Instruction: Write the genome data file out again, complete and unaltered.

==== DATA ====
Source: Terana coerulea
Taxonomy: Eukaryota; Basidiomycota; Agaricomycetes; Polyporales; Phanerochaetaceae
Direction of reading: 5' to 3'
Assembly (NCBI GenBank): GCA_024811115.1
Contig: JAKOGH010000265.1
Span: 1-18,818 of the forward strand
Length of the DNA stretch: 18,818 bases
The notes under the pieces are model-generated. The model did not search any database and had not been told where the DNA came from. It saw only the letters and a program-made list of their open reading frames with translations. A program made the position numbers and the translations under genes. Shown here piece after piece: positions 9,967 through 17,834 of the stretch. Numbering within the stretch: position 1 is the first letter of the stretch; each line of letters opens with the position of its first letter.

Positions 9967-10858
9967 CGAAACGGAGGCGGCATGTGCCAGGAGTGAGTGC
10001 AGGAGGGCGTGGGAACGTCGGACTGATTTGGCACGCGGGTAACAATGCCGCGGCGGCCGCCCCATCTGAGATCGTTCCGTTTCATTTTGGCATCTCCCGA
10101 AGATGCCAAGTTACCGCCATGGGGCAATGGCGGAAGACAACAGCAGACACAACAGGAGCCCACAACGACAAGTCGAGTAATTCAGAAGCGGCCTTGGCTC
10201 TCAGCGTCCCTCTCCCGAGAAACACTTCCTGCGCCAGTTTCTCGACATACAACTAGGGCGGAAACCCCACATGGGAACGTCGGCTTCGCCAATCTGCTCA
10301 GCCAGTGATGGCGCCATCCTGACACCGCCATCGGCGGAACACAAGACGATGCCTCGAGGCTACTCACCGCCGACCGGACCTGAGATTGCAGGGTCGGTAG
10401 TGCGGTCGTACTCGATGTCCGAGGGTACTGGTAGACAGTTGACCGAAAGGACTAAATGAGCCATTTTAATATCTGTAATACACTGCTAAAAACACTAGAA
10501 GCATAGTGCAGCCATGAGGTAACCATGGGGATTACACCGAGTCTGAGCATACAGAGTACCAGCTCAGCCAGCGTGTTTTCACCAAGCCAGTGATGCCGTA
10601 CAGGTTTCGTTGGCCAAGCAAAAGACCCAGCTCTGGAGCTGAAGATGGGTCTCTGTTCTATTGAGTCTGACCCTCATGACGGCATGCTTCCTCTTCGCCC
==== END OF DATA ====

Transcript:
Source: Terana coerulea
Taxonomy: Eukaryota; Basidiomycota; Agaricomycetes; Polyporales; Phanerochaetaceae
Direction of reading: 5' to 3'
Assembly (NCBI GenBank): GCA_024811115.1
Contig: JAKOGH010000265.1
Span: 1-18,818 of the forward strand
Length of the DNA stretch: 18,818 bases
The notes under the pieces are model-generated. The model did not search any database and had not been told where the DNA came from. It saw only the letters and a program-made list of their open reading frames with translations. A program made the position numbers and the translations under genes. Shown here piece after piece: positions 9,967 through 17,834 of the stretch. Numbering within the stretch: position 1 is the first letter of the stretch; each line of letters opens with the position of its first letter.

Positions 9967-10858
9967 CGAAACGGAGGCGGCATGTGCCAGGAGTGAGTGC
10001 AGGAGGGCGTGGGAACGTCGGACTGATTTGGCACGCGGGTAACAATGCCGCGGCGGCCGCCCCATCTGAGATCGTTCCGTTTCATTTTGGCATCTCCCGA
10101 AGATGCCAAGTTACCGCCATGGGGCAATGGCGGAAGACAACAGCAGACACAACAGGAGCCCACAACGACAAGTCGAGTAATTCAGAAGCGGCCTTGGCTC
10201 TCAGCGTCCCTCTCCCGAGAAACACTTCCTGCGCCAGTTTCTCGACATACAACTAGGGCGGAAACCCCACATGGGAACGTCGGCTTCGCCAATCTGCTCA
10301 GCCAGTGATGGCGCCATCCTGACACCGCCATCGGCGGAACACAAGACGATGCCTCGAGGCTACTCACCGCCGACCGGACCTGAGATTGCAGGGTCGGTAG
10401 TGCGGTCGTACTCGATGTCCGAGGGTACTGGTAGACAGTTGACCGAAAGGACTAAATGAGCCATTTTAATATCTGTAATACACTGCTAAAAACACTAGAA
10501 GCATAGTGCAGCCATGAGGTAACCATGGGGATTACACCGAGTCTGAGCATACAGAGTACCAGCTCAGCCAGCGTGTTTTCACCAAGCCAGTGATGCCGTA
10601 CAGGTTTCGTTGGCCAAGCAAAAGACCCAGCTCTGGAGCTGAAGATGGGTCTCTGTTCTATTGAGTCTGACCCTCATGACGGCATGCTTCCTCTTCGCCC